Students were subjected to harassment and intimidation after attempting to get a bill to define antisemitism passed by MSU’s student government.
Over the past several weeks, as the Jewish Student Union at Michigan State University has worked to codify a definition of antisemitism in the ASMSU General Assembly (MSU’s student government) — to protect Jewish students from hate and hurt and educate the community about one of the oldest forms of bigotry — our students have been subjected to harassment and intimidation in a way that would not be acceptable toward any other student group.
While the initial bill to define antisemitism passed the ASMSU with an 81% majority on March 18, we were told days later that a significant number of representatives did not read the bill and that the approved bill would be vetoed unless it was amended to reflect changes to the definition that go against the values of our community.
After many uncomfortable discussions regarding how to move forward, we were elated to hear directly from leaders in our student government that the bill would be signed as-is. But during the public comment of the April 1 ASMSU General Assembly meeting, we were made aware that the promise made to our organization would not be kept and that our bill would be opened for reconsideration during a special meeting April 6.
During both the April 1 and April 6 ASMSU meetings, our Jewish community was made to feel victimized and condemned. We were subjected to more than two hours of speeches by faceless and nameless commenters — speaking anonymously during a virtual public meeting — about how a definition of antisemitism hurts them. During the process of considering this bill and the subsequent attempt to reconsider it, our bill was weaponized against us for political gain. After numerous conversations, we came to the difficult decision to rescind the original bill, after it became clear it would no longer pass and further debate would only continue harassment and intimidation of Jewish students. Our backs were against a wall and we wanted to prevent students in our community from facing continued hostility and villainization.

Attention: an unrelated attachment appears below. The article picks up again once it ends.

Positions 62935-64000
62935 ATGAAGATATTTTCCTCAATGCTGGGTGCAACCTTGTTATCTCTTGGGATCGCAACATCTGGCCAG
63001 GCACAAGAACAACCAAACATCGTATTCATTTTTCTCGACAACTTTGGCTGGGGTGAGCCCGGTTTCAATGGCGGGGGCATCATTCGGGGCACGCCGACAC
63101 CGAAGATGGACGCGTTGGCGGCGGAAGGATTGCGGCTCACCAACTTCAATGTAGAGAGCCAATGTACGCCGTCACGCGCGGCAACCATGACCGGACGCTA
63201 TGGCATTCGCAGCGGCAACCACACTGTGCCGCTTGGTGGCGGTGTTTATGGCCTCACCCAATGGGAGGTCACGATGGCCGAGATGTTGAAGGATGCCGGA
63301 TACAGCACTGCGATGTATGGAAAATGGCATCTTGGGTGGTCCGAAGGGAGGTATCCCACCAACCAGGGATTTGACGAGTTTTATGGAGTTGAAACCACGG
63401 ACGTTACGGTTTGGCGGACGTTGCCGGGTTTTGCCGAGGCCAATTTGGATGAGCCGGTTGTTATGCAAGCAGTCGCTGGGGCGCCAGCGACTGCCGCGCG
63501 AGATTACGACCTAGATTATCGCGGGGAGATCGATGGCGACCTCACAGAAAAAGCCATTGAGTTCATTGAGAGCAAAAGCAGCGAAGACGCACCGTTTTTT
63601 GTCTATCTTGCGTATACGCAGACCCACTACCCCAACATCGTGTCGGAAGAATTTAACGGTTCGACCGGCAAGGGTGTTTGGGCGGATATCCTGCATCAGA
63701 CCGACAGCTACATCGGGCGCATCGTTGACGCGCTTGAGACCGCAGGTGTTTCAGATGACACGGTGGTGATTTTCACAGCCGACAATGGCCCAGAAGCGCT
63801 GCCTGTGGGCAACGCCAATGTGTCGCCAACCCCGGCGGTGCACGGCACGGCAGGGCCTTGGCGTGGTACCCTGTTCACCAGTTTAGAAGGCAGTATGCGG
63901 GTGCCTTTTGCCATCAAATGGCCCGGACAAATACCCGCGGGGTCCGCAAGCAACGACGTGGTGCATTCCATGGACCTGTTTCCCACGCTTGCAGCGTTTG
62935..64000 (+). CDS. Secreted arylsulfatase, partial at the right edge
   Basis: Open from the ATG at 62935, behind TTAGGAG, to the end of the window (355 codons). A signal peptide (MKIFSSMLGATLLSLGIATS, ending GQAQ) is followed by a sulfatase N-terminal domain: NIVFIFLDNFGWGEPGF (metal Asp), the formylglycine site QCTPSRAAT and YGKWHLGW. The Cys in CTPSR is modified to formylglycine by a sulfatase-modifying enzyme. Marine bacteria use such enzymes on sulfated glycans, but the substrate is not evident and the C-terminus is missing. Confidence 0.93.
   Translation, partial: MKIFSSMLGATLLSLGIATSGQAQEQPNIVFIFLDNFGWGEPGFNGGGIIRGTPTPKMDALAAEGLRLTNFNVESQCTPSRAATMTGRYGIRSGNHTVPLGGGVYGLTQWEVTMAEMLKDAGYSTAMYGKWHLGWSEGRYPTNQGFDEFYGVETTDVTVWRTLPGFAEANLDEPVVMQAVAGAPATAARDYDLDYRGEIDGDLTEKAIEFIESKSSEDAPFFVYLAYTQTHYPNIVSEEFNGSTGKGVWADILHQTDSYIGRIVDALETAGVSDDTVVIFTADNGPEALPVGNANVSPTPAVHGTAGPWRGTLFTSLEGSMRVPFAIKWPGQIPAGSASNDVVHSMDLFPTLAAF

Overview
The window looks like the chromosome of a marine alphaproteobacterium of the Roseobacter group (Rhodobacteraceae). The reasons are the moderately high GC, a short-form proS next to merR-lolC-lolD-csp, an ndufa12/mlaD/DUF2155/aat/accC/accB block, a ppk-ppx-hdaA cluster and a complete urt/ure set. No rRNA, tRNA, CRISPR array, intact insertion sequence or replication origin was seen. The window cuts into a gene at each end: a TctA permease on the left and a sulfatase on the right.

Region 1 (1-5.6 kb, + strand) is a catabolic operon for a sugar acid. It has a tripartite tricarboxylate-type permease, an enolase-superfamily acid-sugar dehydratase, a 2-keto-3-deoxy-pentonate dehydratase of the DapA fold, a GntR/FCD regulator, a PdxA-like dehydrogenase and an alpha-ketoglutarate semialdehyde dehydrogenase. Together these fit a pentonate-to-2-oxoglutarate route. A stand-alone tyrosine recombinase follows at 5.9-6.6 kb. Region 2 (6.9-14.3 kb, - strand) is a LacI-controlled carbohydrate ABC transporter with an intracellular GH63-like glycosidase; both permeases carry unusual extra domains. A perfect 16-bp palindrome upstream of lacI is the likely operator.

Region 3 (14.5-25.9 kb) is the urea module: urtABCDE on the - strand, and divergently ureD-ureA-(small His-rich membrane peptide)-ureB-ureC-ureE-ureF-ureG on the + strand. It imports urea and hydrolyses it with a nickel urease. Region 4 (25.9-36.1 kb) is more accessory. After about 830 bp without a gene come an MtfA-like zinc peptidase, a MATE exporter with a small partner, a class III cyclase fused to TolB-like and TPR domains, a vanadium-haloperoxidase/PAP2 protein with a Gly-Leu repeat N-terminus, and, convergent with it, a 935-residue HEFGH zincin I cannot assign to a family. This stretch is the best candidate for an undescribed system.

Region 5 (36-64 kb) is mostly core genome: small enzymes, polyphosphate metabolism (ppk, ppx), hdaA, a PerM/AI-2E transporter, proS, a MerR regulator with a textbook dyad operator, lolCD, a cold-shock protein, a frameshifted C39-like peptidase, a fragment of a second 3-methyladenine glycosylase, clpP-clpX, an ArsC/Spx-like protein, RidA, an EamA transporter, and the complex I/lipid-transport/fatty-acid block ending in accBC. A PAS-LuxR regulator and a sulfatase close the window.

This entire process has taken a mental and emotional toll on our Jewish community. It’s sad that this fell during and just after Passover, a time celebrating freedom and renewal. It’s also incredibly depressing that we were discussing this on the eve of Yom HaShoah, Holocaust Remembrance Day, when we honor the memory of 6 million Jews who perished simply because they were Jewish. We call for the university community to continue to be educated about antisemitism. The JSU and Michigan State Hillel stand ready to educate and engage our campus community about this important topic.
ASMSU claims to represent all students at MSU, but throughout this disingenuous process they have only succeeded in alienating more than 3,000 Jewish students — leaving our community feeling more alone and isolated than ever. As representatives of the Jewish student community at MSU, we have the right to define what antisemitism and discrimination against us looks like, the same as all other communities on campus.
We are grateful to MSU Hillel for our partnership in navigating this difficult situation. Though ASMSU did not support our resolution, our efforts will continue to create a definition of antisemitism that protects all MSU Jewish students. We will all be stronger Spartans for it.
Jewish Student Union Student Leadership